As with any professionals, freelancers need to pay taxes to keep Uncle Sam happy. However, many feel like a lost ball in the high weeds when filing taxes.
The tax rules for freelancers are complex. There are a lot of things you need to care when filing taxes. Any error in the tax file can result in a hefty penalty.
If you are also a freelancer and can’t seem to make heads or tails of the complex tax rules, you are at the right place. Here we have compiled four important tips that can help you in filing the taxes.
1. Know About the Deductibles Before You File
Most freelancers don’t benefit from tax deductions allowed by the IRS. They don’t know what they can deduct to reduce the taxable amount.
One of the biggest deductions for freelancers is ‘mileage’. You should keep a record of the mileage whenever you drive from your home to the client.
Remember to offset health insurance premiums from taxable income. Unlike regular employees, freelancers are allowed to treat the premiums as business expenses. The cost can be offset from the income to reduce the taxes paid to Uncle Sam.
Other deductions that you can claim in tax Form 1040 include the following.
- Office space — $5 per square foot with a maximum limit of 300 square feet.
- Office Supplies
- Relevant Hardware and Software
- Health Insurance
- Freelance Career Membership Dues
- Legal and Accounting Services
You can read about the complete list of allowed tax deductions for freelancers here.
2. Cross Check Paid Amount in 1099-Misc Form
For every customer who has paid you more than $600, you should double check the numbers written by the client in 1099-MISC Form. The form is submitted to the IRS that shows how much you have been paid during the year.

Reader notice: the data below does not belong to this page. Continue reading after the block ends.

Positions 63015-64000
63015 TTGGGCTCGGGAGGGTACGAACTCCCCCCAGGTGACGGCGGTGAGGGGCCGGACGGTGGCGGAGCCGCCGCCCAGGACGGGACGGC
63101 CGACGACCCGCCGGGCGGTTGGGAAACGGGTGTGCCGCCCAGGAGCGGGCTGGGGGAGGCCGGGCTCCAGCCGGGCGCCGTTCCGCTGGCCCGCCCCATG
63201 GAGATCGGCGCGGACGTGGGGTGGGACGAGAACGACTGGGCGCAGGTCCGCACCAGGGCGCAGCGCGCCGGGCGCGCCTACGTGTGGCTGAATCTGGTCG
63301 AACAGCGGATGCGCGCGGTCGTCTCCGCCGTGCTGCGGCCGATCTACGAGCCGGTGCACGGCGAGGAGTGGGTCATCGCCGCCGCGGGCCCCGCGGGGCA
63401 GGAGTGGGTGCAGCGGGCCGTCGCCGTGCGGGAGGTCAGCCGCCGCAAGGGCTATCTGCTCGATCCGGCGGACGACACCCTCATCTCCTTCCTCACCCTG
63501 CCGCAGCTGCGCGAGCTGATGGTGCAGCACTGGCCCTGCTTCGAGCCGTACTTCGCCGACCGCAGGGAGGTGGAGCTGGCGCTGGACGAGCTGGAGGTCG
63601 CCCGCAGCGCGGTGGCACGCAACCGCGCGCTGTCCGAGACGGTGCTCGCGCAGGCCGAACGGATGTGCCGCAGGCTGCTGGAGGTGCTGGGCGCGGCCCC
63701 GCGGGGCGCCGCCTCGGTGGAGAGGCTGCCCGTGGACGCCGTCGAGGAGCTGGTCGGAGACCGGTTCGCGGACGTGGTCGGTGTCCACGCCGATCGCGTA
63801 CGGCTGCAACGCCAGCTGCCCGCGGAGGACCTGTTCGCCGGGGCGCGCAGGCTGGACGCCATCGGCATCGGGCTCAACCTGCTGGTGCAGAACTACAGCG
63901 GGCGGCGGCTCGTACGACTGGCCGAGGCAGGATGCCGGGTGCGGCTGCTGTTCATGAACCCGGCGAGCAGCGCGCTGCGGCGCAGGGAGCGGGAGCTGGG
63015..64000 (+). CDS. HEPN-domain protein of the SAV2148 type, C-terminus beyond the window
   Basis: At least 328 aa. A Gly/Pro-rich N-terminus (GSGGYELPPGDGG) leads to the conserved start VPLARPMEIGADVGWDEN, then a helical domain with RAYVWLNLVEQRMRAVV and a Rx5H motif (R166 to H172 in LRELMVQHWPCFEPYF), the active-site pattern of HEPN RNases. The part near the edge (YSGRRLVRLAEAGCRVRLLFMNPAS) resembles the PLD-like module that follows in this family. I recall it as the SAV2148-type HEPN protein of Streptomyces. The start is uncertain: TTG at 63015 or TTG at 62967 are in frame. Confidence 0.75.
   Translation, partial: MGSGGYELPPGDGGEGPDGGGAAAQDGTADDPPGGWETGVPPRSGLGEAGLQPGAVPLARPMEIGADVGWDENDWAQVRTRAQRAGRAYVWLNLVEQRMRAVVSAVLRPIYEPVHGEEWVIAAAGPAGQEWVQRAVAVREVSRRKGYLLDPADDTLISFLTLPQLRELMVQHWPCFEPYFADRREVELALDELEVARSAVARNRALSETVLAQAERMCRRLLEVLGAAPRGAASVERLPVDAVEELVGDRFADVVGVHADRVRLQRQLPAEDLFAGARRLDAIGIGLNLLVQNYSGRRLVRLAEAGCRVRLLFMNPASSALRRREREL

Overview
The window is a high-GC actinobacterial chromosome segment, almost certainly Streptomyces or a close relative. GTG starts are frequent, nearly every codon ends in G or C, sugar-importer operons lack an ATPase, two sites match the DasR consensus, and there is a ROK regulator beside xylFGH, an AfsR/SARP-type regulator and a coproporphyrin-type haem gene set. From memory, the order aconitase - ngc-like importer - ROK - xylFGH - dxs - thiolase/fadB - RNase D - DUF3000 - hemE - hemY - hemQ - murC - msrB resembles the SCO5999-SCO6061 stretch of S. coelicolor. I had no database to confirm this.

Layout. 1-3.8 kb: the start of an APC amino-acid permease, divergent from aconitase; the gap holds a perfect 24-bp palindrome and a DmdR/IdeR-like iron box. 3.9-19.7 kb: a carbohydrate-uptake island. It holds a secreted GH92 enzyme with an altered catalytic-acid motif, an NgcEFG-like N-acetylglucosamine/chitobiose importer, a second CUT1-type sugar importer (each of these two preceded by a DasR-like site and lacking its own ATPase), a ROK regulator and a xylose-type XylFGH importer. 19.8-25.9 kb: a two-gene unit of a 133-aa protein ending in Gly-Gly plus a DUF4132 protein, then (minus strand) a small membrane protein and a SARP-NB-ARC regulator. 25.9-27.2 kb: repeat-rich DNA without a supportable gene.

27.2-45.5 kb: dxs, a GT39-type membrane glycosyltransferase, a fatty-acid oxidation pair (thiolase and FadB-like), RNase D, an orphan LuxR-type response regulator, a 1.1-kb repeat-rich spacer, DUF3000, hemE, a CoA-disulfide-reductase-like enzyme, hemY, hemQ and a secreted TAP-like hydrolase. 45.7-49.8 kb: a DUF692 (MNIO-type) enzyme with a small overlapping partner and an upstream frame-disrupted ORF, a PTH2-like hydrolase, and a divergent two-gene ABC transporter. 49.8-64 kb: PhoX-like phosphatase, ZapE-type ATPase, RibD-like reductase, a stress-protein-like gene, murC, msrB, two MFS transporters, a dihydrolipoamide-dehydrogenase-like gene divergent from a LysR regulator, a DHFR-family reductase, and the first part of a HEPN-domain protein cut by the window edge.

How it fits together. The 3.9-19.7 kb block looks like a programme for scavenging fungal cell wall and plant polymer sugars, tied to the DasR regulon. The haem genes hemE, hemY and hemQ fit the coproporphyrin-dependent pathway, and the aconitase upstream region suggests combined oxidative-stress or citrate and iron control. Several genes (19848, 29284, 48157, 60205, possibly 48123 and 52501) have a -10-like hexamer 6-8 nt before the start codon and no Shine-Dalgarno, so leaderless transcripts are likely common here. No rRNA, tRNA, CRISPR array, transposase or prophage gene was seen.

Cross-checking the amount written in 1099-MISC Form is important to ensure that your records match the amount written in your customer’s records. This will avoid any discrepancies regarding customer payments thereby preventing a penalty.
3. Reporting Time
A lot of freelancers are in the dark about when to submit taxes to the IRS. The tax period for freelancers comes four times a year.
Unlike regular employees, you have to pay quarterly payments based on estimated income every 15th of January, April, June, and September.
4. Know When to File Form W-2
Freelancers are required to file form 1099. However, there are cases when they have to file form W-2 like regular employees.
If you work for a client that requests you to work at the premises at least 20 hours a week for more than three months, you have to file form W-2 instead of form 1099. You can use online services, such as The Paystubs, to fill and generate form W-2.
The above tips will help make filing taxes a breeze. While it’s not April 15th yet, knowing how to properly fill taxes now will ensure that you don’t pull your hair out when the tax season finally arrives.